Originally published at the Yummy Mummy Club, under the title ‘What I Taught my Mom’
I grew up repeating the following mantra: You were right, Mom. For every decision of any importance, I looked to my mother for input and advice because she was invariably right on the money. We were and still are very close.
I was one of those kids you read about who live at home until they are 25. When I finally did move out, it was to a small apartment 5 minutes from Mom’s house. Even after I was married, my husband and I bought our first condo mere minutes away from her, a fact I appreciated more than my husband did. But life changes were afoot and when my husband and I decided we wanted to run a business from home in order to even think about having children, we searched and found one to buy: a community newspaper. The downfall? It was located in a small town, almost two hours away from my Mom.
How would we speak every day, as we were used to? How would we stay connected? I knew the answer: technology. My Mom? Not so much with the technology world! Her work as a translator compelled her to use a computer but her interest in it stopped exactly at the point where it was no longer assisting her to earn an income. I convinced her of the value of technology in allowing us to communicate daily without racking up $1000 phone bills and helped her to purchase and set up her first laptop, complete with Internet, an email account, a webcam and MSN Messenger. She and I sat together for hours, as I taught her the basics of using Google and email and how to initiate a video call. Her occasional frustration with technology, punctuated by some colourful language, was always easily assuaged and I realized, for the first time, that our relationship was really a two way street.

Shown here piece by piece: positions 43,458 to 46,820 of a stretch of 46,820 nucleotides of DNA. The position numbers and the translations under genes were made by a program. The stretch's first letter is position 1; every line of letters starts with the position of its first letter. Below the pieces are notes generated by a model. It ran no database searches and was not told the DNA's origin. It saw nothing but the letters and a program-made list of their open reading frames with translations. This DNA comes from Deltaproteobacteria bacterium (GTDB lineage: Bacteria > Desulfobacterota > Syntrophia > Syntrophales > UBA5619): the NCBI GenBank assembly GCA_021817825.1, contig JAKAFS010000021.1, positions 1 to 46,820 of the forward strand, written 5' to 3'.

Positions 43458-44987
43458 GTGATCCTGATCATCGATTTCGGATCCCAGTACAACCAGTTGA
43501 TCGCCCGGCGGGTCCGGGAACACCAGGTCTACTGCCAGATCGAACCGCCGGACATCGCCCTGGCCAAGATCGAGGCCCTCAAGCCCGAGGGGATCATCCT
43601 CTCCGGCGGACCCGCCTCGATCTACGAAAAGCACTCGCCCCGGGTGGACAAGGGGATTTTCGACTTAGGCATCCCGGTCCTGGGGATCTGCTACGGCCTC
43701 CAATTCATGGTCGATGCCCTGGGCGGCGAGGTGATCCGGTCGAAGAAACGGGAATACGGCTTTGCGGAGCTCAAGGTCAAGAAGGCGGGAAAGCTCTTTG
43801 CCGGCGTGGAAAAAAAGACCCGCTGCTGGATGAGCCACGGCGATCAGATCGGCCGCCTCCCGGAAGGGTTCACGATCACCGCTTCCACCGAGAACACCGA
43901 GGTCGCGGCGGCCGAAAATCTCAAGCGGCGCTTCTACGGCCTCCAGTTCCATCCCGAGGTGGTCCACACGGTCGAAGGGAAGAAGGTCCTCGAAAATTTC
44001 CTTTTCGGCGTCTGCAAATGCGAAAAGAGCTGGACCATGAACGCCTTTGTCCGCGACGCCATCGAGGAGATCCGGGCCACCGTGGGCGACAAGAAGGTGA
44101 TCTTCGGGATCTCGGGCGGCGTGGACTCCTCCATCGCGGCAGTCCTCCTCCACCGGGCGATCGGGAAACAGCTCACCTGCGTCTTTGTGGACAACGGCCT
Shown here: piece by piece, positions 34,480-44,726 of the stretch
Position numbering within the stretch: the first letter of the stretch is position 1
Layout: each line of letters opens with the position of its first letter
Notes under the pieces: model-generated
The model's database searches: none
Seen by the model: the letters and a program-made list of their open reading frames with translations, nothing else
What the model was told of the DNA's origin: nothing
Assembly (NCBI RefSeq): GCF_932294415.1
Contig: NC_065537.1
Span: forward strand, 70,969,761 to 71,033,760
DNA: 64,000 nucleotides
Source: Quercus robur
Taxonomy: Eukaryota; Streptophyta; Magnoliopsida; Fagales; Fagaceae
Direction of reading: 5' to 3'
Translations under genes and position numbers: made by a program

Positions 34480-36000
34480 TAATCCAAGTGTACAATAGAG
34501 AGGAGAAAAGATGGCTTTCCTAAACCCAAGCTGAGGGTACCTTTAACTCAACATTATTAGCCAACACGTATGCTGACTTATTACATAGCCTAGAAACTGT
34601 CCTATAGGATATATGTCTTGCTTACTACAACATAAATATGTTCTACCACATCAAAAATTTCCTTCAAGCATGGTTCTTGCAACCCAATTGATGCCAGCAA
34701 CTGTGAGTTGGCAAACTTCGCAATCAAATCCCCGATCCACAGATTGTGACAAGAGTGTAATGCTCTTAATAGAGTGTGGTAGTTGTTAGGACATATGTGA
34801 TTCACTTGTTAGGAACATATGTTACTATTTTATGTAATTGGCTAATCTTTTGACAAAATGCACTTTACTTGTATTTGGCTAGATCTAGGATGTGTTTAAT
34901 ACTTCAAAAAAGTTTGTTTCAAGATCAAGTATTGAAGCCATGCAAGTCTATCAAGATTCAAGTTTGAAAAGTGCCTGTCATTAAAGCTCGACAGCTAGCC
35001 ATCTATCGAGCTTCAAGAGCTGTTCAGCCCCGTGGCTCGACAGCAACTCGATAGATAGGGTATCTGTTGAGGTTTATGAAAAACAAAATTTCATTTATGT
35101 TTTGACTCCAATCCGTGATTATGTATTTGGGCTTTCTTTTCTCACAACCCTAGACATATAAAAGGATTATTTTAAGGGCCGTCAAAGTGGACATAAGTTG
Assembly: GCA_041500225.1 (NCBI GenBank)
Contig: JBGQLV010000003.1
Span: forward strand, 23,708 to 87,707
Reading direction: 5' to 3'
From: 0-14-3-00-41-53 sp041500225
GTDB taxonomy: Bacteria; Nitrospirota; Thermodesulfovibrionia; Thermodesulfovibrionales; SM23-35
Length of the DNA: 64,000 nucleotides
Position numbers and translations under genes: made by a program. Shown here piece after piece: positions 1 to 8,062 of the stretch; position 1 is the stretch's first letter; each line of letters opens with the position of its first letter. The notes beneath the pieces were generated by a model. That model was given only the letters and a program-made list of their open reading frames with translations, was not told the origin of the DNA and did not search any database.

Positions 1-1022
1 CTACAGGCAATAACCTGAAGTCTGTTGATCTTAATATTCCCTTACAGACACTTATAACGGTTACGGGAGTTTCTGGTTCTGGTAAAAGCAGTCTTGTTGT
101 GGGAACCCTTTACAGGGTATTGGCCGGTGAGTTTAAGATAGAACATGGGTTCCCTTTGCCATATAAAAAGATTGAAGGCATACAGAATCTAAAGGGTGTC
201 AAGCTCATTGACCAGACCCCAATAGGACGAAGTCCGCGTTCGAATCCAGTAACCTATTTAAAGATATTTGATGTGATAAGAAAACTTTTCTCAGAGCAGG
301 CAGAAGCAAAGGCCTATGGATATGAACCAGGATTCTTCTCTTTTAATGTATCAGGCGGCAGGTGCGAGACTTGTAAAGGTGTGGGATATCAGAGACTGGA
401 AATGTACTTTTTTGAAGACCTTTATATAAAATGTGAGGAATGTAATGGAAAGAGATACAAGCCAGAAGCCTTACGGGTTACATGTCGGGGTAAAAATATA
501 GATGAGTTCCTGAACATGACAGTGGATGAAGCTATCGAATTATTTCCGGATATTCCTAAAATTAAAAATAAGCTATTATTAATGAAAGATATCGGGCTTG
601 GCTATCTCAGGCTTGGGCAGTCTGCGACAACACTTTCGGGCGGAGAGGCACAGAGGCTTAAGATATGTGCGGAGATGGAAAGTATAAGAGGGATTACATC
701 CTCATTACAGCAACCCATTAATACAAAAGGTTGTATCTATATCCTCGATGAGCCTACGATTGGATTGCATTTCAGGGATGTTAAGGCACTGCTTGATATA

While I had learned much from her over the years, it had never previously occurred to me that she could learn from me too. Suddenly, I felt like I had something to contribute to our relationship, beyond the bond itself. It was a real reward for me.
Years later, this point that was heavily reinforced for me after my daughter was born and I saw how much I learned from her every single day. Apparently, it was a reward for Mom too as the student has since surpassed the teacher. My Mom trades stocks online, watches Business News Network via her laptop – a newer and sleeker model purchased online without my help – and has built up a substantial portfolio for herself that surprises even her personal financial manager. She Skypes with her brother in Europe, reads on a digital e-reader and even owns a cell phone.
Now if I could only convince her to turn the cell on once in a while, I could consider my work done!